Katherine Roy is a California girl who has found herself driven to the East Coast, whether she is working on a ship, giving fully-costumed tours in Boston, attending school and working on comics. Graduating from The Center for Cartoon Studies in 2010, Roy moved out to New York with her husband and fellow CCS alum, writer Tim Stout, earlier this year.
What have you been up to since you graduated from CCS and moved?
Katherine Roy: I am teaching a new class at the Art Institute of Boston (AIB) called “Form, Content & Context,” which is basically a cross between 2D Design and Visual Thinking for undergraduate freshman in the Foundation Studies department. Each week or so we’ve done a project exploring a new element of design, including shape, line, texture, and value, soon moving on to color. My 10 students have completely different levels of artistic and concept development experience, so it’s been a challenge for me to learn how to frame the parameters for each assignment in a way that gives them a focal point, while also encouraging play. I feel like my job is really to teach how to SEE, and in return I get to revisit the way I see and make and explore through art. It’s my first time teaching at this level, after lots of experience with kids and adults, but so far it’s been incredibly rewarding.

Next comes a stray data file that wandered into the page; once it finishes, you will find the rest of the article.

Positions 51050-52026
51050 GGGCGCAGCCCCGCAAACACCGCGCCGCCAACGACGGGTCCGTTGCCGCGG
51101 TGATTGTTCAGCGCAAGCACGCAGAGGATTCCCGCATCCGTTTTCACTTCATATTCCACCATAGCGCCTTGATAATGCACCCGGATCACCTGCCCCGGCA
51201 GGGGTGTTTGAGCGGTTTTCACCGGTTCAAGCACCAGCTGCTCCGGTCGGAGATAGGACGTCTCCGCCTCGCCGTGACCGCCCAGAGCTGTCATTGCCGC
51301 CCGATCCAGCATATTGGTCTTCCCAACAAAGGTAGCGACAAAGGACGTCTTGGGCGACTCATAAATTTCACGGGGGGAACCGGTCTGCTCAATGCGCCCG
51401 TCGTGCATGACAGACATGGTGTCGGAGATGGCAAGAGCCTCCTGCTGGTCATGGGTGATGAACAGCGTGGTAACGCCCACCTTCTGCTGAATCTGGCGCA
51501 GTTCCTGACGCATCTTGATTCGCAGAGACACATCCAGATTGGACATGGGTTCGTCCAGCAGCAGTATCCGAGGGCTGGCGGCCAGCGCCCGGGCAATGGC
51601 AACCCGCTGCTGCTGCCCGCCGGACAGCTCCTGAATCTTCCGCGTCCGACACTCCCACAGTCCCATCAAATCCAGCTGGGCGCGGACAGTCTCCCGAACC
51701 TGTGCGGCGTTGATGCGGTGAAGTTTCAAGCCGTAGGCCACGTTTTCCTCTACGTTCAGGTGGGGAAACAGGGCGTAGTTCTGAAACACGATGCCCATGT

Also, a book I illustrated called The Penny got nominated as one of the five finalists for the 2011 category of Outstanding Children’s Literature for the New Hampshire Writer’s Project. It will be announced on November 4th.
Our fingers are crossed! Do your students have any favorite artists and have they introduced you to any new ones?
KR: For the most part my students know very few artists— they’ve had very limited exposure to art history, but a few of them are familiar with the work of contemporary illustrators and animation companies. It’s so much fun to show a poster by Toulouse Lautrec, or a Piranesi drawing, or a Chris Ware page, and have it be a completely new experience for them. It gives me a fresh look at everything, which is such a gift!
Which assignment turned out to be your favorite?
KR: So far the texture assignment has been, I think, most successful, which is funny because it was the one I felt most uncertain about. I started off by stealing an idea from one of my drawing teachers, Jeff Fisher, who sometimes has his students wrap a commercial-sized trash can with a long piece of paper, and then the students move AROUND the model, drawing AROUND the trash can, keeping it oriented to the model while circling the room. The result is a distorted but very dynamic drawing that forces you to think about connections in space, and editing while you draw.
To translate this into a design assignment, I started by setting up a large still life in the center of the room, and had the students do two drawings on the trash cans, using paint and charcoal, as they circled the still life. From there they had to choose the one that was working the best, and then collage textures back into it (rubbings, drawn textures, etc) and incorporate value to create a completed piece. I was very pleased with some of the final pieces— you never know how students will respond to something so unconventional, but the unfamiliarity forces students to try thinking in a new way, which is exactly what (I think) Foundation Studies should be about.
How is New York City treating you and do you get to hang out with other cartoonists?